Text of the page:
Have you looked out the window at your garden lately? The beginning of August is prime garden season in Indiana where I am. Most of the plants that l planted back in April and May are growing like mad. It’s time to start reaping the benefits of these beautiful blooms. Where to start?
For me, I’m starting with my nasturtiums.
From just three or four plants I planted this spring, I’ve got a bumper crop of nasturtiums. If you’ve not planted them before, they spread like crazy and happily fill in the blank places in your garden. They’re a low-maintenance, high-enjoyment type of plant. Let’s look at some ways I like to use them at my house.
Arrange them in a Vase
I love to snip several stems of nasturtiums, tie them together, add water, and put them in a pretty little vase. It doesn’t get much simpler than that. But simple doesn’t mean boring. They certainly pack a punch of color and scent. I adore the smell of nasturtiums. They’re a close second to the scent of roses. When you walk by a patch basking in the summer sun, you can’t help but be enveloped in their warm, sweet aroma. And even a small display in your home will infuse your room with their lovely scent for a few days.
Add them to your Salad
Both the flowers and the leaves of nasturtiums are edible and high in Vitamin C. Snip the mild-peppery flavored leaves into smaller pieces and toss them in with other salad greens. The flowers are tasty too and make a beautiful display in your salad. I purchased a bottle of violet balsamic vinegar from a specialty shop, and I splash that over the top of the salad along with EVOO (extra virgin olive oil). Use about twice as much EVOO as vinegar. It tastes divine!
Make a Roll-up with the Leaves
Nasturtium leaves can grow as large as the palm of your hand, so they make an excellent roll-up for cheese spreads, tuna, egg, or chicken salad, and the like. Simply spread the leaf with the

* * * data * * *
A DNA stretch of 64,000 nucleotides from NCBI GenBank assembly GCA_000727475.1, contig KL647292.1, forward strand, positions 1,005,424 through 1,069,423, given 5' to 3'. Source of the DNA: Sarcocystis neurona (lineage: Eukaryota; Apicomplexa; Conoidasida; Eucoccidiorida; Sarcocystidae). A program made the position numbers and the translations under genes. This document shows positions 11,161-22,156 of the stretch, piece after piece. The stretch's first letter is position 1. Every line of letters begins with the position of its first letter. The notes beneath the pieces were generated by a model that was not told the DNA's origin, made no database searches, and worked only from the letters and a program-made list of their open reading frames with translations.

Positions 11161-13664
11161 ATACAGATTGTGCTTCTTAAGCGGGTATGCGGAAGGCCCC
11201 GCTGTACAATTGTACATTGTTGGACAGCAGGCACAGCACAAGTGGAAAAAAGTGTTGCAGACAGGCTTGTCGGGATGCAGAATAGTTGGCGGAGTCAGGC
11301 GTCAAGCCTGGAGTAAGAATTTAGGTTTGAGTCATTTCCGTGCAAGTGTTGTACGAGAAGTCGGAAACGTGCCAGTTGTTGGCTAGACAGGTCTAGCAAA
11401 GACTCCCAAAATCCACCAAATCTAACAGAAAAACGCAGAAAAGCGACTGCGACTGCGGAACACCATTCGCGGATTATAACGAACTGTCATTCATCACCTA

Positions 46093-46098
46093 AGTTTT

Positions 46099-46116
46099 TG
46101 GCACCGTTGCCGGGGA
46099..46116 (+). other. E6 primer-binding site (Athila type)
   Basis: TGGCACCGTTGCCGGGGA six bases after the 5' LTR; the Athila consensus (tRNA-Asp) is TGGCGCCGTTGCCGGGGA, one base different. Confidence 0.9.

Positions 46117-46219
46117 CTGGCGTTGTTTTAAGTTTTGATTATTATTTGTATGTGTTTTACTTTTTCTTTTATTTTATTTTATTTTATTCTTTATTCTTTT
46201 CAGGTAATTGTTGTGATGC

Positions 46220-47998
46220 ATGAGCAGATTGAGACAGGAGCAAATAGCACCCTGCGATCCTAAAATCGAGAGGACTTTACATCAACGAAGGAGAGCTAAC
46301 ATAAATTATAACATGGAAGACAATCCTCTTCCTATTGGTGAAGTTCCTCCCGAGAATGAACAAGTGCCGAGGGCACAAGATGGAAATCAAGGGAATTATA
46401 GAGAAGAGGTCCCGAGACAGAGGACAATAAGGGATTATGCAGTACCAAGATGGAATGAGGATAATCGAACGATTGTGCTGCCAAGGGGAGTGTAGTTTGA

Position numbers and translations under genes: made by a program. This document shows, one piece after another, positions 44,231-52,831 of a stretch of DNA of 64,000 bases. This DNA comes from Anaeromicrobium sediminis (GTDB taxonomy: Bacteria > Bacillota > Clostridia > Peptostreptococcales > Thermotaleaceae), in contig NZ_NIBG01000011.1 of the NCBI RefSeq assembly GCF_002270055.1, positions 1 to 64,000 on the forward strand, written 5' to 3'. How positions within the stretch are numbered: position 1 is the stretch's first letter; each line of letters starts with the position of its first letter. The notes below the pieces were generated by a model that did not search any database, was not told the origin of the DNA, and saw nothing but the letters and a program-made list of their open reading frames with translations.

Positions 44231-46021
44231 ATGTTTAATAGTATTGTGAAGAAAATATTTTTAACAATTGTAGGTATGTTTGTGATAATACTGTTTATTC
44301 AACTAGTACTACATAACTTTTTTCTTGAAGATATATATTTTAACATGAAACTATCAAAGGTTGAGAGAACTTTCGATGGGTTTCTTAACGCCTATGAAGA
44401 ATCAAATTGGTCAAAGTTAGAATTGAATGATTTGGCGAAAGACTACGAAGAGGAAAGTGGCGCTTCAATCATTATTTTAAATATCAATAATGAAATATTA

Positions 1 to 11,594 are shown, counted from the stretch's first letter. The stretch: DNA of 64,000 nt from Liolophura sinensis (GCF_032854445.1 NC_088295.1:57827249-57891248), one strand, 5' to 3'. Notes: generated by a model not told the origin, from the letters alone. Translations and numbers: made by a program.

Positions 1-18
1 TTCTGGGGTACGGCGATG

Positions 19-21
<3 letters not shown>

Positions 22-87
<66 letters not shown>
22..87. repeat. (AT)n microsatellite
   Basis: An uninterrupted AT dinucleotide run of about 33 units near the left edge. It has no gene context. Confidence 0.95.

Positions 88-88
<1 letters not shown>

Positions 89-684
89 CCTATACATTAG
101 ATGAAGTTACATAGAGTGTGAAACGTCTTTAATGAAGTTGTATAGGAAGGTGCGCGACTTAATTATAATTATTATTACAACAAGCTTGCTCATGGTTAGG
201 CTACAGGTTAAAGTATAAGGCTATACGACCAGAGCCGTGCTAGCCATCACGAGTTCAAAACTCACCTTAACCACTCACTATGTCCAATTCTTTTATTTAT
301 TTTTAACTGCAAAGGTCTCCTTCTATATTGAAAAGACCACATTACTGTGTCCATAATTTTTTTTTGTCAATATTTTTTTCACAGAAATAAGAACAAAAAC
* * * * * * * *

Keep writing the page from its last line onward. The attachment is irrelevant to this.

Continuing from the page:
filling of your choice (I love dill-flavored cream cheese), add any other filling you desire such as shaved turkey or ham, roll up, and secure with a toothpick. Arrange on a plate and drizzle your favorite type of dressing over the top. To really make it shine, add a few nasturtium flowers to the plate.
Recipe from Phyllis Shaudys The Pleasure of Herbs
My very first herb book that I ever purchased was The Pleasure of Herbs by Phyllis Shaudys, and it is still my favorite. I bought my copy in the 1980s and it is packed with recipes and projects. I found this recipe for Nasturtium Salad, which she adapted from the Herb Society of Greater Cincinnati in the August chapter, and I’ve adapted by adding lettuce and other vegetables.
- 1 cucumber
- Small package of Mesclun
- One-half red pepper, sliced in strips
- 12 Cherry Tomatoes
- 12 small nasturtium leaves
- 1/2 tsp. Dry mustard
- 2 Tbsp. Wine vinegar
- 6 Tbsp. Salad oil
- Salt, freshly ground pepper to taste
- 2 Tbsp. Chopped fresh tarragon
- 6 Nasturtium flowers with leaves
- Peel and slice cucumbers thinly. Wash cherry tomatoes, red pepper, mesclun leaves. Wash nasturtium leaves; remove stems and drain. Mix well in blender the remaining ingredients except for the flowers with leaves. When ready to serve, combine the cucumbers, small nasturtium leaves, mesclun, tomatoes, pepper strips and the dressing and toss gently. Garnish with the flowers with leaves.
Now it’s your turn. If you don’t have nasturtiums in your garden, choose something else and delight yourself in the botanical goodness that’s right our your back door. Leave a comment as to what you’re harvesting today!